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1 Introduction  The problem of convergence has been one of the critical issues for the economic growth discourse for a few decades. This seems most obvious and natural, as there can hardly be imagined a more attention-catching question than one of “Is the gap between the poor and the richer increasing or decreasing?” A huge number of works highlighted various aspects of convergence, such as the essence of the phenomenon itself; its presence or absence in the modern world, various world regions and groups of countries, or within some individual countries; the factors underlying the presence or absence of convergence etc. Accordingly, up to date, the theory of convergence has evolved into quite a number of branches, which have been comprehensively classified by Islam (2003: 312) in the form of antinomies:“(a) Convergence within an economy vs. convergence across economies;(b) Convergence in terms of growth rate vs. convergence in terms of income level;(c) σ-convergence vs. β-convergence;(d) Unconditional (absolute) convergence vs. conditional convergence;(e) Global convergence vs. local or club-convergence;(f) Income-convergence vs. TFP (total factor productivity)-convergence; and(g) Deterministic convergence vs. stochastic convergence”. Of greatest interest for the present paper is the essence of unconditional vs. conditional convergence problem, therefore we shall now provide a brief review of literature already existing on the subject in order to demarcate the borders of the phenomenon which will be a subject of our own research in the corresponding section.  DOWNLOAD THE WHOLE ARTICLE IN PDF 2 Unconditional vs. Conditional Convergence The cornerstone for the theory of convergence was laid in an essay “Economic Backwardness in Historical Perspective” by Alexander Gerschenkron (1952), who developed the “theory of relative backwardness” relying on data obtained from the history of European countries. The main tenet of his theory lay out as follows: “the opportunities inherent in industrialization may be said to vary directly with backwardness of the country” (Gerschenkron 1952: 6). Remarkably, Gerschenkron emphasized that the conditions inevitably required for a country to take advantage of its backwardness included “adequate endowments of usable resources’’ and the absence of “great blocks to industrialization’’ (Gerschenkron 1952: 6). Thus, backward countries (provided that the outlined conditions are observed) were bound to grow faster than the developed economies, the former thus gradually converging with the latter. The roots of the issue of unconditional convergence are frequently traced to “A Contribution to the Theory of Economic Growth” by Robert M. Solow (1956). This work is sometimes regarded as the pioneering one in laying the tenets for the hypothesis of unconditional convergence in the economic growth among the countries of the world (see, e.g., Abel, Bernanke 2005: 235).[1] On the other hand, Solow’s model implied that the output levels per capita should be higher the higher the savings rate in the country, or the lower the population growth rate. Besides, Solow’s model emphasized the role of technical progress in securing the increase in the inputs of production sufficient for sustained per capita growth. A counterstrike to Solow’s theory of diminishing returns was blown by Romer in mid-80s, when he published his article “Increasing Returns and Long-Run Growth” (1986), stating that “in contrast to models based on diminishing returns, growth rates can be increasing over time, the effects of small disturbances can be amplified by the actions of private agents, and large countries may always grow faster than small countries” (Romer 1986: 1002). Thus, Romer disproved the very essence of the idea of absolute convergence. This being a starting-point, the second half of 1980-s saw the emergence of a wave of works contradicting the idea of absolute convergence and stating the idea of conditional convergence instead (for a detailed literary survey see, e.g., Rassekh 1998). Baumol (1986), for instance, suggested that convergence could be observed within separate groups of countries. Thus, according to Baumol’s data, remarkable convergence could be observed among the productivities of industrialized market economies. Convergence was, in Baumol’s opinion, shared by planned economies. Less developed countries did not reveal any significant marks of convergence. No absolute convergence could be observed across the world as a whole. Another substantial work refuting the hypothesis of absolute convergence was one by Barro (1991). Viewing 98 countries in the period 1960–1985, Barro stated that “The hypothesis that poor countries tend to grow faster than rich countries seems to be inconsistent with the cross-country evidence” (Barro 1991: 407). A cornerstone of counter-unconditional-convergence discourse was a watershed work by Mankiw, Romer, and Weil (1992). Examining empirically a sample of 98 countries (excluding those for which oil production is the dominant industry), they proved the failure of countries to converge in per capita income during the period 1960–1985. However, of greater importance was the introduction of the notion of conditional convergence carried out in their work. Minutely regarding Solow’s theory, the researchers state that Solow model does not predict unconditional convergence; it predicts only that income per capita in a given country converges to that country's steady-state value, these values being different for various countries. From this assumption Mankiw, Romer, and Weil conclude that “the Solow model predicts convergence only after controlling for the determinants of the steady state”, nominating this phenomenon “conditional convergence”. The finding of conditional convergence is now considerably well established in the empirical literature, having been regarded in numerous studies on the data of the second half of the 20th century with different conditioning variables (see, e.g. Caggiano, Leonida 2009; Petrakos, Artelaris 2009; Romero-Avila 2009; Owen, Videras, Davis 2009; Sadik 2008; Frantzen 2004; de la Fuente 2003; Jones 1997a; Caselli, Esquivel, Lefort 1996; Sala-i-Martin 1996; King, Levine 1993; Levine, Renelt 1992; Barro 1991; De Long, Summers 1991). Currently, with regard to unconditional convergence, the absolute majority of students seem to be in unanimous agreement over the fact of the absence of absolute convergence across the world (see, e.g., Sadik 2008; Epstein, Howlett, Schulze 2007; Seshanna, Decornez 2003; Workie 2003; Canova, Marcet 1995; Durlauf, Johnson 1995; Desdoigts 1994; Paap, van Dijk 1994). Thus, Sachs et al. (1995) note that in recent decades (1970–1995) there has been no overall tendency for the poorer countries to catch up, or converge, with the richer countries. Sala-i-Martin, having analyzed a large cross-section of 110 countries, states that one of the main lessons to be gained from the classical approach to convergence analysis is that “the cross-country distribution of world GDP between 1960 and 1990 did not shrink, and poor countries have not grown faster than rich ones. Using the classical terminology, in our world there is no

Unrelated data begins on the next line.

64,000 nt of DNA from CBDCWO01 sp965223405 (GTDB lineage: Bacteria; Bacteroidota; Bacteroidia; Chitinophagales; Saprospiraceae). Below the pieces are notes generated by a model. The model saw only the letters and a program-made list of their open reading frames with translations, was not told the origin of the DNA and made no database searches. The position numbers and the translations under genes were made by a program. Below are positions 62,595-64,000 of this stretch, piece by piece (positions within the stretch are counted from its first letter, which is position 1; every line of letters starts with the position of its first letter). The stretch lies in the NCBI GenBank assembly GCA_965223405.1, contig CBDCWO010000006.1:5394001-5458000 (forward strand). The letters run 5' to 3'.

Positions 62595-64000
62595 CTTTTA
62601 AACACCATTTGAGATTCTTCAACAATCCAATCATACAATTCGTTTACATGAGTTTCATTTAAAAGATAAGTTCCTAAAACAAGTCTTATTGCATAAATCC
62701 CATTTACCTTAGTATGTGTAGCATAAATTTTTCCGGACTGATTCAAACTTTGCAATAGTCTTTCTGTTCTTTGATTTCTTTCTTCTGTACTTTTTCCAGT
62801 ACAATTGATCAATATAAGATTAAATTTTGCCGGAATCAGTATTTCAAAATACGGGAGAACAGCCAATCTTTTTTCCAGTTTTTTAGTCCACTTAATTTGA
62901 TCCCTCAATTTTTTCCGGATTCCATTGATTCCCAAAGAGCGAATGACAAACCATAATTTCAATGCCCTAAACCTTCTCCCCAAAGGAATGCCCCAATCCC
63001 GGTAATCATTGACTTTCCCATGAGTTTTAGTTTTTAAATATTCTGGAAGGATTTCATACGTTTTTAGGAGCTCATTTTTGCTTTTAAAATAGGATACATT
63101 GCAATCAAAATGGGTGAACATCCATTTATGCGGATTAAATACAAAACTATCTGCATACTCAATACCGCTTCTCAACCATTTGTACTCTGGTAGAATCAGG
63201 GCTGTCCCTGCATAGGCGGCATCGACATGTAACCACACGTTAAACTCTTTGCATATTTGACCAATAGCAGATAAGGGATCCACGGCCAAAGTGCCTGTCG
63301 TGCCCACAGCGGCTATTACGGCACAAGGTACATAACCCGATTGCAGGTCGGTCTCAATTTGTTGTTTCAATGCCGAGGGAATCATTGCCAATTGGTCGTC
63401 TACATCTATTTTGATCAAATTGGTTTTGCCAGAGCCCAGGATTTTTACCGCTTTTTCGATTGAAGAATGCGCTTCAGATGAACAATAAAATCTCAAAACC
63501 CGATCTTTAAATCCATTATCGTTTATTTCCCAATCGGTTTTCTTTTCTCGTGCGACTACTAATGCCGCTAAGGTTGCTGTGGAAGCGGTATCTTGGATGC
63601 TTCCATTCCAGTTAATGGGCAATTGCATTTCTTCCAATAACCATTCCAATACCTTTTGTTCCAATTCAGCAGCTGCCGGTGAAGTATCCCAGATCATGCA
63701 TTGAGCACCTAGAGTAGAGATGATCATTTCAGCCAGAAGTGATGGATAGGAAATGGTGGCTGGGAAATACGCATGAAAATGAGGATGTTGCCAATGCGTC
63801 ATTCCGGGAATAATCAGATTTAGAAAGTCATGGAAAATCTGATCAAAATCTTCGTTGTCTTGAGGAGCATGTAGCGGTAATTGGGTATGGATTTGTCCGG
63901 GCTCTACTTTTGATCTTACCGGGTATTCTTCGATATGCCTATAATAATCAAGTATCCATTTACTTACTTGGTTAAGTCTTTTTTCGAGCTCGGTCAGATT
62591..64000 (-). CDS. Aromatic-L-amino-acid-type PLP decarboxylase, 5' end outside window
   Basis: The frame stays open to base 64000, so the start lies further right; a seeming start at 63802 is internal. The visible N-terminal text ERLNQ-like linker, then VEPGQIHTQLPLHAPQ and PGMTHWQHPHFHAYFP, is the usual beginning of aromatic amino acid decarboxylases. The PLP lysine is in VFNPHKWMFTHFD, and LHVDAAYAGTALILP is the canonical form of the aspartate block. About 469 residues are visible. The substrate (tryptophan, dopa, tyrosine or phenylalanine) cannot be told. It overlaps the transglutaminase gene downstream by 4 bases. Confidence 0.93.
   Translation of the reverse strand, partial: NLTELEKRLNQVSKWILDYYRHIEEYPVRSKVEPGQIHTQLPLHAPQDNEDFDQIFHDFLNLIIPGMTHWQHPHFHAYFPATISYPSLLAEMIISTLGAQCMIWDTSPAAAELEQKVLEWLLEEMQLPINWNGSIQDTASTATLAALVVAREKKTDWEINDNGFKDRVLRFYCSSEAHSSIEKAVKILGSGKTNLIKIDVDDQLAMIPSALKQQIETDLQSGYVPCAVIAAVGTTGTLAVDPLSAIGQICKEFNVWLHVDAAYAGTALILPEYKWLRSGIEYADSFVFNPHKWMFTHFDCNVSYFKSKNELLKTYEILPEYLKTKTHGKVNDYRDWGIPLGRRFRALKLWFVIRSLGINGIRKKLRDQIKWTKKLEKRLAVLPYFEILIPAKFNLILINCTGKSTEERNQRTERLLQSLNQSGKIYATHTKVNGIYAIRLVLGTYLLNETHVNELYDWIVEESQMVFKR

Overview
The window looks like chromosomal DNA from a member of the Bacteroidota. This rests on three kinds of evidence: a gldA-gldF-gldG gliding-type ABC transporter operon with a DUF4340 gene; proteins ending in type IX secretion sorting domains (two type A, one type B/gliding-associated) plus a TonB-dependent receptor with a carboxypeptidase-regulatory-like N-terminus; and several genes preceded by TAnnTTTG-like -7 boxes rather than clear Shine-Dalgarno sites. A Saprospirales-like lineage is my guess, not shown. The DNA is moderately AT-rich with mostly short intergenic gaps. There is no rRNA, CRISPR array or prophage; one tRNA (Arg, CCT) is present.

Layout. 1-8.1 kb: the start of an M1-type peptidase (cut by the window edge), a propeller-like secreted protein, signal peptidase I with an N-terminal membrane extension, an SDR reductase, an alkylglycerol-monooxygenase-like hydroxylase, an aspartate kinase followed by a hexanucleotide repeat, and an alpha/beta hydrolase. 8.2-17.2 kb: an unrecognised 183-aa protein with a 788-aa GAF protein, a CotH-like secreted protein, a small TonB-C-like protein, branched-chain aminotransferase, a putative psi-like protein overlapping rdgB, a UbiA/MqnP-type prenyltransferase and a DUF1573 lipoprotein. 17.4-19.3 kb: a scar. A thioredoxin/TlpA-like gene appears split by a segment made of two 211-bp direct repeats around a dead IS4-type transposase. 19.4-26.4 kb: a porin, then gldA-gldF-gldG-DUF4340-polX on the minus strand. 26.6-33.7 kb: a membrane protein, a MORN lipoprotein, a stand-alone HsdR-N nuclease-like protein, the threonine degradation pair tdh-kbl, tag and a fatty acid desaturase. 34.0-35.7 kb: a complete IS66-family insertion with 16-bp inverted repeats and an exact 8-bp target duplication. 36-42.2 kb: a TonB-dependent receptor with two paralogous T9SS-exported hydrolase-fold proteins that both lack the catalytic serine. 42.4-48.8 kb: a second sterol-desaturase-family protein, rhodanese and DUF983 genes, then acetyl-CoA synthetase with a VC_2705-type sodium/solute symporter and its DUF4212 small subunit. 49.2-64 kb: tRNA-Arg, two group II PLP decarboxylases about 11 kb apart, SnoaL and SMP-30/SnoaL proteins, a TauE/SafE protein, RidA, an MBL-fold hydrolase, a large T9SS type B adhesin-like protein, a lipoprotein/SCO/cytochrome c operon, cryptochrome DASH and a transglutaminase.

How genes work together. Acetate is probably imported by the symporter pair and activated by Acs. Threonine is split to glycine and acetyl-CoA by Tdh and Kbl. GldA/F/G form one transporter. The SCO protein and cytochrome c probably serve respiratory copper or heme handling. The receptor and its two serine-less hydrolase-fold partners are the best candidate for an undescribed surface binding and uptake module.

σ-convergence and there is no absolute β-convergence” (Sala-i-Martin 1996: 1034). At the same time, Sala-i-Martin concludes that his analysis of a cross-section of countries sample exhibits sigma-divergence and conditional beta-convergence. The speed of conditional convergence is close to 2% per year, being very similar across the large cross-section of countries, the sub-sample of OECD countries, the states within the United States, the prefectures of Japan, and regions within several European countries (Sala-i-Martin 1996: 1034).